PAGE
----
It’s midnight and I am wide awake, rushing around the house with a bin bag, filling it with toys, toys, toys. Since Christmas, we have been drowning in “stuff, ” and it has been stifling.
(This Offer Is Now Finished)
Misunderstood Monster just launched and in my excitement I have decided to give away twenty – YES TWENTY!! – kindle copies in exchange for a review on Amazon.
I’m offering this on a first come first served basis, so if this sounds like a good deal to you, simply contact me here, stating the email address you would like it sent to, your country of residence and let me know whether you will be reviewing on Amazon.co.uk, Amazon.com or both.
If you are in the first 20 to reach my inbox, I will send you a copy! (Mobi, epub and pdf)
Misunderstood Monster is my first children’s book, a story I wrote (and illustrated) after a conversation with my son and his friend who were playing a game with an “unkind monster.” I questioned how they knew he was unkind, and after some discussion they concluded that perhaps he was friendly after all. Just because he looked different, didn’t mean he was something to be feared.
When a boy bumps into a monster in the magical woods, he runs for his life. But he soon realises with the help of his woodland friends, that he may have made a hasty judgement.
A heartwarming tale of acceptance and friendship.
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Carrying our babies close, breastfeeding on cue, co-sleeping and responding to our babies needs with love and respect is how parenting has looked across the globe for the majority of our evolution.
In fact, it is only in the last few hundred years that parenting has begun to take on a very different form.
These days this natural parenting style is still widely practised the world over, from Africa to Asia and beyond, mothers still hold their babies close as they go about their business. But it is no longer the case in the majority of the Western world.
In the quest for efficiency, progress and modernising, many of these natural practices have been cast aside.
Breastfeeding takes longer and means the child is more dependant on the mother, so quicker and supposedly easier formula feeding steps in.
Holding baby close and wearing them in a sling has been replaced with prams, buggies, strollers and other containers which allow the mother to “get her body back,” and keep the baby at bay.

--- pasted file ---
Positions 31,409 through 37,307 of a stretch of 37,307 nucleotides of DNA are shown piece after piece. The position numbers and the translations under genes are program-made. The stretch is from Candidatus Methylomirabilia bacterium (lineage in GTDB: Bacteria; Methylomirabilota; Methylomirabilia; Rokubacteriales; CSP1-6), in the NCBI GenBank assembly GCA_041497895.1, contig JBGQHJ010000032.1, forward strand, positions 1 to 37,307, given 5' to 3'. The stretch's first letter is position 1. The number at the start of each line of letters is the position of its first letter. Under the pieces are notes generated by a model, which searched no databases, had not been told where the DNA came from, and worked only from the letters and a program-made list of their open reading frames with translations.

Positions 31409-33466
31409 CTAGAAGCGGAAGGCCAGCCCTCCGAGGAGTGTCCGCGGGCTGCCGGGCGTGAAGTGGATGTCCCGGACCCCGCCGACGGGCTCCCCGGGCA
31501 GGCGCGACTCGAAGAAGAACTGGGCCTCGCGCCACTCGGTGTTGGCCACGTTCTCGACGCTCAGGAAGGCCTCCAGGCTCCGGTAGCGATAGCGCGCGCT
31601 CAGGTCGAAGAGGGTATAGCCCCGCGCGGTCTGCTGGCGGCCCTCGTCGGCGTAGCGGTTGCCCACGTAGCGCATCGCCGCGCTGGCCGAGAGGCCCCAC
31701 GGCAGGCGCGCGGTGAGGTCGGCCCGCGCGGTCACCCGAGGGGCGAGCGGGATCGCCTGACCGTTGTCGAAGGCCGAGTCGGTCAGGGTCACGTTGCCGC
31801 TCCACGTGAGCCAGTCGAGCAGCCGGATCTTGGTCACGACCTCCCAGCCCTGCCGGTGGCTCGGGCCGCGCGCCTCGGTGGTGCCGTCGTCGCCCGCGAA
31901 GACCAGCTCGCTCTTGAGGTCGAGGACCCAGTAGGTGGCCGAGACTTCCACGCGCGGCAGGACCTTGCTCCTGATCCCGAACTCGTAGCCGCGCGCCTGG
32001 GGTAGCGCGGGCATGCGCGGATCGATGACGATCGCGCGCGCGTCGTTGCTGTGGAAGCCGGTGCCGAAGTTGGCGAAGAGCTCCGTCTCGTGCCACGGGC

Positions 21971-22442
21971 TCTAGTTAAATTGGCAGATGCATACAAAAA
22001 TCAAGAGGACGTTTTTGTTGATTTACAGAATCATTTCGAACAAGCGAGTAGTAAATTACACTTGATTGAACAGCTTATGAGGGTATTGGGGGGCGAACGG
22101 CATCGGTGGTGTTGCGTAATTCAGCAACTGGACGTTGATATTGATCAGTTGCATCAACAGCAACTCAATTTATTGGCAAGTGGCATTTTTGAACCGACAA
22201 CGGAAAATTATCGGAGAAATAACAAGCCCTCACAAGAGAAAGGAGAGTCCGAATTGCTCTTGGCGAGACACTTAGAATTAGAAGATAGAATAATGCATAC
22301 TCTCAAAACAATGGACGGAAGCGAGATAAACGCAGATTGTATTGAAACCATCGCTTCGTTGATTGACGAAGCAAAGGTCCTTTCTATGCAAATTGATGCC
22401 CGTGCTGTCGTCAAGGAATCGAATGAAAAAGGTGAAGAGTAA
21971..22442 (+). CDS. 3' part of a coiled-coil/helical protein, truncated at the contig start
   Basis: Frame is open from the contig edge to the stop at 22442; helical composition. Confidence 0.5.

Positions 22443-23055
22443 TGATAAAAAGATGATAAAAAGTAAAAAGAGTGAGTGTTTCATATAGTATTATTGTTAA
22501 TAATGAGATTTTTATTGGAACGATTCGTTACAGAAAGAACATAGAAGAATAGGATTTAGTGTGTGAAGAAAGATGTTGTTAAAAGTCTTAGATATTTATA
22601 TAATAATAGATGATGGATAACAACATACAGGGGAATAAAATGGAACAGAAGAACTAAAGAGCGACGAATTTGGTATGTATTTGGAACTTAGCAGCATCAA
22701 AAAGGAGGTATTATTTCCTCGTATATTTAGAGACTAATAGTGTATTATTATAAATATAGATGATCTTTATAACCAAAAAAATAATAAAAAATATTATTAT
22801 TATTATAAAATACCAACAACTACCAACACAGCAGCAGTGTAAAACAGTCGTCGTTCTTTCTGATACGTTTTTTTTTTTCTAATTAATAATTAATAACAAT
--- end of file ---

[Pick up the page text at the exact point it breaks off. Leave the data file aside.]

Bedding down as a family is considered unhealthy and even dangerous, with parents now choosing to place their tiny babies alone in a cot, barred in and often in their own room in a bid to help make them better (deeper) sleepers, and less dependant on the parents.
And cries are dealt with, not as a matter of urgency, but instead, at the parents convenience, with disposable nappies left unchanged until “nappy change time,” with feeding and sleeping scheduled, with the attitude that cries for attention or cuddles are manipulative and to be ignored, unless you want to make a rod for your own back.
With our modern tips, tricks and techniques, for many babies the natural parenting style we have evolved to expect, doesn’t get a look in. These methods have so widely infiltrated our society that now it seems as if anyone who turns their back on them in favour of the age old ways, is looked at as a hippy, an eccentric, to be scorned and ridiculed.
For many, their strong belief is that our children are adaptable and these choices are simply a matter of personal preference.
Sometimes it really is those special little moments that stick in your child’s memories for a lifetime.
When I first began learning about parenting and Steiner Waldorf education, one thing that struck me was the importance of rhythm in the lives of children, especially young children under the age of seven. Rhythm can transform a child’s behaviour, bring them more confidence and stability and can make daily tasks run more smoothly.
Naturally, wanting the very best for my son, I wanted to incorporate a rhythm of our own to our days. Yet there was one big obstacle, namely, my dislike for routine and predictability. I like, no, I LOVE my freedom. I love spontaneity and adventure, and despise having my week all planned out, knowing exactly what’s to come. It stifles me.
At first, I went ahead with it anyway, hoping I would adapt and grow to enjoy it. I planned daily tasks that looked something like this-